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Friday, October 24, 2014

8 Concerts to Catch This Weekend

Posted By on Fri, Oct 24, 2014 at 1:08 PM



In the past few years, as EDM and dubstep flooded the market, the trick became one of trying to distinguish artist from artist. It wasn’t always easy. SBTRKT, however, showed up on London’s electronic scene and started making waves quickly. This was in the late 2000s, when nights at clubs spent remixing Radiohead and the like soon blended into larger stages and a debut album in 2011. “Wildfire,” featuring Little Dragon on vox, became the album’s hit of sorts, putting the masses in touch with SBTRKT’s unique DJ style. Rather than dwell on breaks and builds, SBTRKT focuses on songs’ compositional integrity. His stuff borders on jazz — in mechanics — at times. It’s a heady approach, and one that’s garnered him a nice niche in the electronic world. As for the name? "[I'd] rather not talk about myself as a person, and let the music speak for itself. The name SBTRKT is me taking myself away from that whole process,” he has said. (Eric Sandy), 9 p.m., $25 ADV, $28 DOS. House of Blues.


After dropping his 10th studio album earlier this year, Busdriver has once again proven his chops as one of hip-hops great eccentric writers. Problem is, his work falls too often on ignorant ears. "Honestly, I don't think that people are really paying attention," he told Scene in a 2007 interview. Years later, Busdriver’s stature in the hip-hop community hasn’t changed much, despite him churning out eye-opening albums this whole time. And that’s not a misnomer; Busdriver’s music is visual. He’s an imaginative lyricist, dwelling in metaphor and onomatopoeia more often than not. The new album is good, but the best entry point is 2005’s Fear of a Black Tangent. That one sees him at his most inventive and his most political. Cue up “Unemployed Black Astronaut” ASAP. You’ll never hear another rap song like that one. (Sandy), 9 p.m., $13. Beachland Tavern.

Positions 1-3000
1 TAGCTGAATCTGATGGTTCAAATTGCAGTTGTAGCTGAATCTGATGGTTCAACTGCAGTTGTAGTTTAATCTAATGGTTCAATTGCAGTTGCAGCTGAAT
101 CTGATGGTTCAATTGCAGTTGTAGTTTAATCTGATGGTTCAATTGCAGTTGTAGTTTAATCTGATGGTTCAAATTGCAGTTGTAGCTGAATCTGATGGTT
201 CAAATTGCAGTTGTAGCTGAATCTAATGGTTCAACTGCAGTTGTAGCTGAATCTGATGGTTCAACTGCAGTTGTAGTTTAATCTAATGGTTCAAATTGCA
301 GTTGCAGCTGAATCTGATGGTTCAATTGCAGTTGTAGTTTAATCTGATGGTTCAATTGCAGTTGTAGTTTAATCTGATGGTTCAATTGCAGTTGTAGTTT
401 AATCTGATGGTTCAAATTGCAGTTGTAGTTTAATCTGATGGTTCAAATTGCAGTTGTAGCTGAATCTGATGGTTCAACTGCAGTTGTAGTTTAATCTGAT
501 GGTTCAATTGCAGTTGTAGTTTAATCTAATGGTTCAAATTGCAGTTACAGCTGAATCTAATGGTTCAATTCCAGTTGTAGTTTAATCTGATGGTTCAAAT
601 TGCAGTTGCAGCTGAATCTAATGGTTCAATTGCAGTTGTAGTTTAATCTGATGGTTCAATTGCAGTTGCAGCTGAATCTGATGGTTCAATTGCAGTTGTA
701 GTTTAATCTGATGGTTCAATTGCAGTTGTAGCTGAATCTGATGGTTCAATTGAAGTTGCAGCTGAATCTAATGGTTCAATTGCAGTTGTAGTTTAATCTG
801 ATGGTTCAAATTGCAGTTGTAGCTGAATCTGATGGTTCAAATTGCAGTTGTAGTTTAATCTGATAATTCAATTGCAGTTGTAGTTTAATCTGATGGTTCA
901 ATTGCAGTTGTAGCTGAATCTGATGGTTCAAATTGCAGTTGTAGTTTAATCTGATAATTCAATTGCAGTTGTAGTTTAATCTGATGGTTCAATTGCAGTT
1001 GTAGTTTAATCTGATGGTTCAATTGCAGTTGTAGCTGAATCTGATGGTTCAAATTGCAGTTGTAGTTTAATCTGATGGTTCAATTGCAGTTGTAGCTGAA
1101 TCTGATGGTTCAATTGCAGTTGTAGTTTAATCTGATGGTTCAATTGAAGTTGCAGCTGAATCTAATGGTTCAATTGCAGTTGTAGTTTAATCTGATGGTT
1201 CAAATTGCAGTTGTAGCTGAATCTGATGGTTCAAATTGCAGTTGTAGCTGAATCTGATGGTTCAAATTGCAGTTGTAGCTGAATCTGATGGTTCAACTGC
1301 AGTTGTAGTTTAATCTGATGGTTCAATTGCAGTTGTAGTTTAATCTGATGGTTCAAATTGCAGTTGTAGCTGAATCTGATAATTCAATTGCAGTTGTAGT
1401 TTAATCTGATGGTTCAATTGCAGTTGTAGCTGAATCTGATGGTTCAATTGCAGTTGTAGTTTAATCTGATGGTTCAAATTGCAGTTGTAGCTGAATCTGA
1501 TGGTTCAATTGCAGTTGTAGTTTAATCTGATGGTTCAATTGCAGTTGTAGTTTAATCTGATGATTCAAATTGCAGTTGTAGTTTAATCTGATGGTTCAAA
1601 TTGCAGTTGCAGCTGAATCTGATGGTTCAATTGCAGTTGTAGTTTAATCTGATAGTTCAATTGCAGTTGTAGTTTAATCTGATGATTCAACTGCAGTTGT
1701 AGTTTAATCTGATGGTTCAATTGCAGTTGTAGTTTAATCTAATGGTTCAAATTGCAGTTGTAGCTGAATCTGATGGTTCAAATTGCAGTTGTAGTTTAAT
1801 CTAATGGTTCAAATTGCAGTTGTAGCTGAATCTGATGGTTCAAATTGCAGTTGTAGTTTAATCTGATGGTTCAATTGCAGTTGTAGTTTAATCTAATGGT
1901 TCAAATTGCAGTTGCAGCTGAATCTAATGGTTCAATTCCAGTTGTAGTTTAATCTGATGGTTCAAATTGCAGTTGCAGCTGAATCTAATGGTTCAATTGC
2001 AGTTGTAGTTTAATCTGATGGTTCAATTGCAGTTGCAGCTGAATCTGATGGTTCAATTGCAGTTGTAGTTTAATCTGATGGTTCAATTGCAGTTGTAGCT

Carbon Leaf

If you went to college in the eary '90s, chances are you attended at least one keg party. Campus regulations were looser back then, and students took advantage. Studying at Randolph-Macon College at the time, the guys in Carbon Leaf benefited from those conditions. They put together a cover band regularly gigged at backyard parties and frat events. These days, the band is known for playing an eclectic mix of original music that draws from blues, folk and rock, and its latest album, Indian Summer Revisited, a re-recording of their 2004 album, is another terrific collection. (Niesel) 8 p.m., $16 ADV, $20 DOS. Music Box Supper Club.

Stick Men

The Stick Men, a prog rock act headed up by bassist extraordinaire Tony Levin (King Crimson), made an impressive debut in 2010 with Soup, an album that opens with the groovy title track, a King Crimson-like number about supercolliders. The guys are currently touring behind Supercollider: An Anthology 2010-2014, a collection of recordings from the past four years that includes live music recorded during last year's DEEP Tour USA 2013. (Niesel), 8 p.m., $20 ADV, $25 DOS. Beachland Ballroom.